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  • The Army and Politics in Ancient Egypt
  • Toby Wilkinson (bio)

To the student of Egypt’s ancient history, the pervasive influence of the army in the country’s current politics comes as no surprise. Throughout the pharaonic era, from the foundation of the Egyptian state (ca. 3000 B.C.) to its absorption into the Roman Empire (30 B.C.), military might played a role at least as important as hereditary succession in determining who ruled the Nile Valley. The first king of the First Dynasty, Narmer, won his throne by force and proclaimed his victory in a great commemorative stone palette decorated with scenes of military victory. Celebrated as Egypt’s founding document, the Narmer Palette stands today in the entrance of the Egyptian Museum in Cairo’s Tahrir Square, just yards from the site of the popular uprising that recently unseated President Hosni Mubarak.

In the centuries and millennia following Narmer, the kingship of Egypt was always vulnerable to seizure by the strongman of the day, despite its presentation in art and writing as a sacred institution, god-given and immutable. More often than not, that strongman was an army commander. This pattern of succession is most apparent at times of political upheaval, for example the century of turmoil that followed the collapse of the Middle Kingdom in the 18th century B.C. In this uncertain time, when the kingship passed from one claimant to another with bewildering rapidity, one of the men who seized the throne (and ruled long enough to commission a stone statue of himself) was called Mermesha. His name simply means “overseer of the army.” Another ruler, King Sobekhotep III (ca. 1680 B.C.), started his career in the palace guard and rose through the ranks of the army to a position where he was able, successfully, to challenge for the throne. On his royal monuments he made a virtue of his background, openly flaunting his non-royal origins so as to distinguish himself from the tired and discredited royal family that, a generation or two earlier, had led Egypt into disunity and chaos. Sobkehotep III did not inaugurate a dynasty of his own, but instead in typical army fashion he left the throne to three brothers— Neferhotep I, Sahathor, and Sobekhotep IV—who shared his military backround (their grandfather was an infantry officer).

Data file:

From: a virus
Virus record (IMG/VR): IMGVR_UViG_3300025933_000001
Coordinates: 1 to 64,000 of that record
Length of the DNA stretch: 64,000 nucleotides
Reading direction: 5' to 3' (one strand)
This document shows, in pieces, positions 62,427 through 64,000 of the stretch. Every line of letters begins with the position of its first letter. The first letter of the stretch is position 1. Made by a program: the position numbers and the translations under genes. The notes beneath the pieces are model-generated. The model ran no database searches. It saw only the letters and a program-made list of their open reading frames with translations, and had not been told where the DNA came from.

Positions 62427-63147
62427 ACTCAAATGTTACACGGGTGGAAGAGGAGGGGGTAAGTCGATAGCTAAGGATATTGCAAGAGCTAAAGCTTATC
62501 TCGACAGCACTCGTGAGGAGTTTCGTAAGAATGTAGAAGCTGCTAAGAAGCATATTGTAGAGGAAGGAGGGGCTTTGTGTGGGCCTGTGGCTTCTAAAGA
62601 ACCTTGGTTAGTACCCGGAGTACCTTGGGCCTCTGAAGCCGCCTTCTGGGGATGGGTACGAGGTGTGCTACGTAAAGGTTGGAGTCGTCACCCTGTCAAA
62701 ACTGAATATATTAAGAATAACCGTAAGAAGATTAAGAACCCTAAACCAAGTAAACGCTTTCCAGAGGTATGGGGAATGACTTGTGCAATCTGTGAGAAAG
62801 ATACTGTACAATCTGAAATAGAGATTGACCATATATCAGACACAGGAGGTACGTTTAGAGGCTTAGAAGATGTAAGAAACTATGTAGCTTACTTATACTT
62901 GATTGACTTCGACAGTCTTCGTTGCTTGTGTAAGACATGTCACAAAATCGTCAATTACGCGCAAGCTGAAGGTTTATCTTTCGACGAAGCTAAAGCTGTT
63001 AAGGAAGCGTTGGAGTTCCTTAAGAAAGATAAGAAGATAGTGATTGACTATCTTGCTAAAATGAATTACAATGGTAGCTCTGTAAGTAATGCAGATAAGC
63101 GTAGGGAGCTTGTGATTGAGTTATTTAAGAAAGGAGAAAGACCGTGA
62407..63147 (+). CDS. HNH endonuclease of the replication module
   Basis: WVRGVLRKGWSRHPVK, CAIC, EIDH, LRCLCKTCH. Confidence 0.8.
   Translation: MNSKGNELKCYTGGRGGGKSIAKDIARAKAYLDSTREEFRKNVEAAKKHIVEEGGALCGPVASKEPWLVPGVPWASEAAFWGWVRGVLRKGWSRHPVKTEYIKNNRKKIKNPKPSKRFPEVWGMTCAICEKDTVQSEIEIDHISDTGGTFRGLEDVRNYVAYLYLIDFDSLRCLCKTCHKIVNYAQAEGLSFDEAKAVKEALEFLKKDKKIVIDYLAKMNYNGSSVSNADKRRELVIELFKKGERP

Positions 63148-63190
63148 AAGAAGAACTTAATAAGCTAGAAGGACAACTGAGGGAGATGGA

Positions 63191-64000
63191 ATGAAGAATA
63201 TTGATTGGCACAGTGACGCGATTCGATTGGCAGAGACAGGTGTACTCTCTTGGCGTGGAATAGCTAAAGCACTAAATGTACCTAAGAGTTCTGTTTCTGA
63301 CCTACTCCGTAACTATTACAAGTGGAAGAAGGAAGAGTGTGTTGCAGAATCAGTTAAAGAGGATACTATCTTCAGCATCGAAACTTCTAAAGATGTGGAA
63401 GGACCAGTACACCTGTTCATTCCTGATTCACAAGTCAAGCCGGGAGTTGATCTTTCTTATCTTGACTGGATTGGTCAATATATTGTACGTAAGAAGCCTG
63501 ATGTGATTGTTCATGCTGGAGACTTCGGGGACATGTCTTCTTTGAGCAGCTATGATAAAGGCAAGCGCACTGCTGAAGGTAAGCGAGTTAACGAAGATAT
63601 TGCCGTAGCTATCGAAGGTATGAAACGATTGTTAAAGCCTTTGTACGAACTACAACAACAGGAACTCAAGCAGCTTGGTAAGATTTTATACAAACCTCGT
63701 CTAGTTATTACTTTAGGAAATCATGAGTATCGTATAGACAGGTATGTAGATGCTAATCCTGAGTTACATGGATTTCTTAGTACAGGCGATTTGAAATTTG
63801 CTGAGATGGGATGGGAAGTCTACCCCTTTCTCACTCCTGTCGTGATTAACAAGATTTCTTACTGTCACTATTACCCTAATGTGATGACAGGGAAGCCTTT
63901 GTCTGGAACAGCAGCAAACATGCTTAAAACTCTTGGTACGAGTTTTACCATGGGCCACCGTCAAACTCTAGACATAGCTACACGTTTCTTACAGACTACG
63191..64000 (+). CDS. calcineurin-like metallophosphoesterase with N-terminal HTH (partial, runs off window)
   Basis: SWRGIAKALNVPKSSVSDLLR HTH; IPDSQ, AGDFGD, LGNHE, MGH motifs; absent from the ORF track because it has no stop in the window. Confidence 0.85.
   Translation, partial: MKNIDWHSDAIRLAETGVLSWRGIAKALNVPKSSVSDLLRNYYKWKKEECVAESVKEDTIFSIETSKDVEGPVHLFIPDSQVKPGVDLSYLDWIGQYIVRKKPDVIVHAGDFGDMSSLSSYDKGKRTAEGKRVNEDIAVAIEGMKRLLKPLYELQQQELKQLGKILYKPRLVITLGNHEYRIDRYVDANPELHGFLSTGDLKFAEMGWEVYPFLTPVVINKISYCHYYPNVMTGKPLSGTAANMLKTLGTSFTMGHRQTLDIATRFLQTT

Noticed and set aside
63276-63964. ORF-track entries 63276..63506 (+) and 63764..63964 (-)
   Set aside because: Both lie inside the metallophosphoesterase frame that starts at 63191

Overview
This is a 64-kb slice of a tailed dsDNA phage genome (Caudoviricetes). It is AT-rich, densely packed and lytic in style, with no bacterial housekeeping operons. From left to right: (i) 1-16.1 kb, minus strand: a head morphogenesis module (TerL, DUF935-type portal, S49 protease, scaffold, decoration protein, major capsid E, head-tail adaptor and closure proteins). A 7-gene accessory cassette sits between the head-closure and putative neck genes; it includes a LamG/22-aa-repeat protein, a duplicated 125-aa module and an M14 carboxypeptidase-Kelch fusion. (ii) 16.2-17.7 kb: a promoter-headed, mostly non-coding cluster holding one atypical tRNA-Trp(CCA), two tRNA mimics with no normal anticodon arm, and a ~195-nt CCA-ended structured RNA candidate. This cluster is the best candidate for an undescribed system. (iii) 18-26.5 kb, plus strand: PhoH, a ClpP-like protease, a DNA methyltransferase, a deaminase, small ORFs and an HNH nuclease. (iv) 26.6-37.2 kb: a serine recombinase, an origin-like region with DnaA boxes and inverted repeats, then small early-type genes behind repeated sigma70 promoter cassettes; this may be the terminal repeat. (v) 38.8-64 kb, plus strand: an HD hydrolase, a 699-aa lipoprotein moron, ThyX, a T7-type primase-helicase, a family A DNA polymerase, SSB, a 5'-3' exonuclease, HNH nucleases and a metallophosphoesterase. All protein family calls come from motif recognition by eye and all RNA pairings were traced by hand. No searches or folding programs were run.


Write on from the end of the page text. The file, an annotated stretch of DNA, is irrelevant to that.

Even in periods of strong central rule, such as the “golden age” of the Egyptian Eighteenth Dynasty (ca. 1539–1319 B.C.), a close study of the historical sources reveals the central role of the army in the succession to the throne. The founding kings of the Eighteenth Dynasty came to power as victors in a protracted civil war. Once established in the royal palace, they were keen to portray themselves in a new light: as kings by divine right, the guardians of Egypt’s religious traditions. Yet they never forgot their military origins. Thus when the childless Amenhotep I looked for an heir to succeed him, he chose an ambitious and dynamic army leader (the future Thutmose I) who would extend the borders of Egypt and forge an empire in the Middle East. Thutmose I’s surviving royal inscriptions betray his origins. In a tone of rampant militarism, they extol warfare as the righteous duty of an Egyptian ruler, and laud the king as a great warrior who is ready to roam the earth and take on any adversary: “He trod its ends in might and victory seeking a fight, but he found no one who would stand up to him.”1

Thutmose I’s empire building strengthened the military’s grip on power. In earlier ages Egypt had depended upon conscript armies, raised from the general population as and when occasion demanded and bolstered by mercenaries. But such a system could not meet the demands of forging and maintaining an empire. The annexation of large tracts of territory in Syria, Palestine, and Nubia necessitated permanent garrisons to enforce Egyptian control, backed up by the threat of overwhelming force in case of insurrection. Only a permanent standing army could deliver such a policy. The Eighteenth Dynasty thus witnessed the creation of a full-time army for the first time in...


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pp. 35-36
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